According to Tilch, in Paraguay, "high ranking Nazis never bought houses - they lived in rented properties or in houses borrowed by friends," together with Paraguayan women, "with whom they had children. Many of them received German pensions as former state officials. With regard to the Führer's state of health, in general, except for the ailments typical of age, and to the physiognomy -without mustache and almost bald- the information obtained by Tilch coincides with the descriptions obtained by me in Argentina.
By marrying his daughter Maria Teresa, history professor and lawyer Mariano Llano had as his father-in-law the late General Emilio Diaz de Vivar, who served as Commander in Chief of the army, beginning in 1950, and then also as Paraguayan ambassador in the Spain of dictator Francisco Franco.
From his family relationship with this military man, Llano -who lived for a while in Argentina, working as a lawyer in Buenos Aires and La Plata- obtained information that Hitler had been in Paraguayan territory.
In 2004, Llano published this data in the first edition of the book "Hitler and the Nazis in Paraguay", a limited edition published in Asunción. The author based it on the interviews he had with the former mayor of Asunción, Agustín Ávila, the talks held with his father-in-law Diaz de Vivar, and the information provided by Manuel Bernárdez, editor of the "La Mañana" newspaper in that city.
According to the historian, after the Perón government was overthrown, Hitler entered Paraguayan territory, in the south of that country, from the Argentine city of Posadas, arriving in the Paraguayan town of Encarnación, crossing the Paraná River, and then the area of Itapúa. Hitler initially would have stayed some time in the house of Alban Krug, a Nazi fanatic, a merchant of the German colony Hohenau, located in Itapúa.
As in Argentina, in trying to reconstruct the history of post-war Hitler, in Paraguay we find witnesses of certain situations and separate accounts of different events carried out by the Führer. They are pieces found during the investigation, to try to put together like a gigantic puzzle, to reconstruct the life of the Nazi chief in exile.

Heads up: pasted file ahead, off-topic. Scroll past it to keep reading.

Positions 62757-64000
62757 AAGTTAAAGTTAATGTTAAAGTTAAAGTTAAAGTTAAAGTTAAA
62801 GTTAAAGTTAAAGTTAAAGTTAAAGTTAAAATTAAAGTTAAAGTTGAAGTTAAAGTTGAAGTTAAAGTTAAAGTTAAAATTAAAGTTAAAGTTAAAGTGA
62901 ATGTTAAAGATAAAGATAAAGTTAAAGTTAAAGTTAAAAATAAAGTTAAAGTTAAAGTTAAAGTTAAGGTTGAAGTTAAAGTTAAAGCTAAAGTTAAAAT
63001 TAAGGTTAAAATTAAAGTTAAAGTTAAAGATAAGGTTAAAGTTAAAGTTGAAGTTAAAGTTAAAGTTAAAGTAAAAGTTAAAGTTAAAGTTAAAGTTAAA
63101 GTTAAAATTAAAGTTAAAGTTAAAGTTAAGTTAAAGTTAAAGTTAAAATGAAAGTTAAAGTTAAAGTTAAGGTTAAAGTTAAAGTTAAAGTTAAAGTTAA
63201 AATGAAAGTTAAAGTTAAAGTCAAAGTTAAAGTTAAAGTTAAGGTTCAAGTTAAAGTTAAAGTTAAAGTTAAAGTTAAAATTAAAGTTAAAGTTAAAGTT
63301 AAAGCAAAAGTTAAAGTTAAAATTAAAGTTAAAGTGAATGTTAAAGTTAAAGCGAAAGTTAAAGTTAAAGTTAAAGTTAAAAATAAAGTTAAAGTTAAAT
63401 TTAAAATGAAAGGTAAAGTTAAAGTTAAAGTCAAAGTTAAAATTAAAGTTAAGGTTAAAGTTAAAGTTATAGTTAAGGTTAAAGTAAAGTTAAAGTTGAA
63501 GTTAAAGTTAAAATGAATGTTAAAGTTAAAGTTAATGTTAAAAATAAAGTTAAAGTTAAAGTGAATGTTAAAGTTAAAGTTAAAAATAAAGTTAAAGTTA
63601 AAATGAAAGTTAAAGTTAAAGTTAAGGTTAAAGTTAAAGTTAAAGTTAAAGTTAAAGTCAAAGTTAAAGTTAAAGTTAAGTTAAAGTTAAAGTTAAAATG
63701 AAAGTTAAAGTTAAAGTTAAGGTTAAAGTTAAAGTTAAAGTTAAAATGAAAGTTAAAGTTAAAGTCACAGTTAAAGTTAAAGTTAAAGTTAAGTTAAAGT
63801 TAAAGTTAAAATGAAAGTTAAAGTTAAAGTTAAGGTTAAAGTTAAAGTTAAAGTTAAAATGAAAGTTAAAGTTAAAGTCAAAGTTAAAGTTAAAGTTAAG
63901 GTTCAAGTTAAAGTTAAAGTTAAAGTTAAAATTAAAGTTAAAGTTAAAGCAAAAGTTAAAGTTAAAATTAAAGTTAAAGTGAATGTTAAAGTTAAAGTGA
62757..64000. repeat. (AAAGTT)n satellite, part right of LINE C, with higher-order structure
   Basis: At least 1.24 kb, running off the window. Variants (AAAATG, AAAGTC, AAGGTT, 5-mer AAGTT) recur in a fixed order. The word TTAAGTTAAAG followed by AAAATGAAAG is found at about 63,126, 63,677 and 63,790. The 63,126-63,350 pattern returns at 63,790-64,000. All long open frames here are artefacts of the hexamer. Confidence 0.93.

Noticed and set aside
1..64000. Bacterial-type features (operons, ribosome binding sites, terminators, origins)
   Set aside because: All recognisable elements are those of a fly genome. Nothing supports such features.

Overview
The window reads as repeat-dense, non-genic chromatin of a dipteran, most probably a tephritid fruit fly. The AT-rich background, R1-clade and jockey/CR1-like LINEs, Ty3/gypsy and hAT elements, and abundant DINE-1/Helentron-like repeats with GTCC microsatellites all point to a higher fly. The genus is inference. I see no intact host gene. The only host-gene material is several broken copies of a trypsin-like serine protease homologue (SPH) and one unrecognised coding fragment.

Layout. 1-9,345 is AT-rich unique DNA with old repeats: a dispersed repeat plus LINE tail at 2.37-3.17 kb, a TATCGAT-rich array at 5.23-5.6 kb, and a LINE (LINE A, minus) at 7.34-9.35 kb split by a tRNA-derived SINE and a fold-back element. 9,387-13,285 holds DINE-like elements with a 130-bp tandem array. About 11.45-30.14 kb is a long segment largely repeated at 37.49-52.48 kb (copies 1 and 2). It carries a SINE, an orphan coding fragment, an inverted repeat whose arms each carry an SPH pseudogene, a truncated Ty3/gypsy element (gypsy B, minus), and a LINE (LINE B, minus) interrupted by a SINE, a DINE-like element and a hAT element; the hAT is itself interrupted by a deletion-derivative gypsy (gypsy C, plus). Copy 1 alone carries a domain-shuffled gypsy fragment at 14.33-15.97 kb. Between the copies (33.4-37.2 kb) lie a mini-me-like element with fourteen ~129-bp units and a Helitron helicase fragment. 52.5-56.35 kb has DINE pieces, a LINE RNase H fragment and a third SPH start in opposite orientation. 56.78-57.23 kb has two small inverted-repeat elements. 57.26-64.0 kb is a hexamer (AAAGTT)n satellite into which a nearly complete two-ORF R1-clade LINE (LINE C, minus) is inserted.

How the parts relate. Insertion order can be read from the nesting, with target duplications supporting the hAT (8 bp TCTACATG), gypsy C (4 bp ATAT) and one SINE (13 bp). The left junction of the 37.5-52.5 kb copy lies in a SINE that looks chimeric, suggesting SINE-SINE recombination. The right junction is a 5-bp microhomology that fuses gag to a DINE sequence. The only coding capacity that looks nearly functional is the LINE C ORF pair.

One such story, compiled by Llano, is related to a meeting between Diaz de Vivar and Hitler. The general had a farm in the area of Areguá, where a large number of German families had settled since the end of the 19th century, very close to the beautiful Lake Ypacaraí. According to Llano's account, a woman of the von Schemeling family was the one who introduced Hitler to Diaz de Vivar, in that property of the Paraguayan military, in 1961.
That woman -Llano does not give her name- in fact, is the aforementioned Carmen, who was interviewed by Tilch. A witness to that meeting would have been a maid, quoted as "Kika" in Llano's story, who would have taken care of the two men during their long talk that day. [The nickname "Kika" corresponds to Francisca Acosta, according to the previous story of Tilch].
Was it feasible for the Führer to travel to that open place to meet with the powerful Paraguayan military man, to meet him and to keep a talk of hours? For Professor Llano this did not present any major problems, since "it would have been possible for General Stroessner's Intelligence Service, with 35 years' experience -accompanied by the advice of the Argentine police from the time of the rule of General Peron, from 1945 to 1955- to allow the most wanted man in the world to expose himself to an informal visit". It seems that this encounter, due to some indiscreet observation, was noticed since "it was commented on in the zone of Lake Ypacaraí, of great German influence, that Hitler had spoken with the general Diaz de Vivar".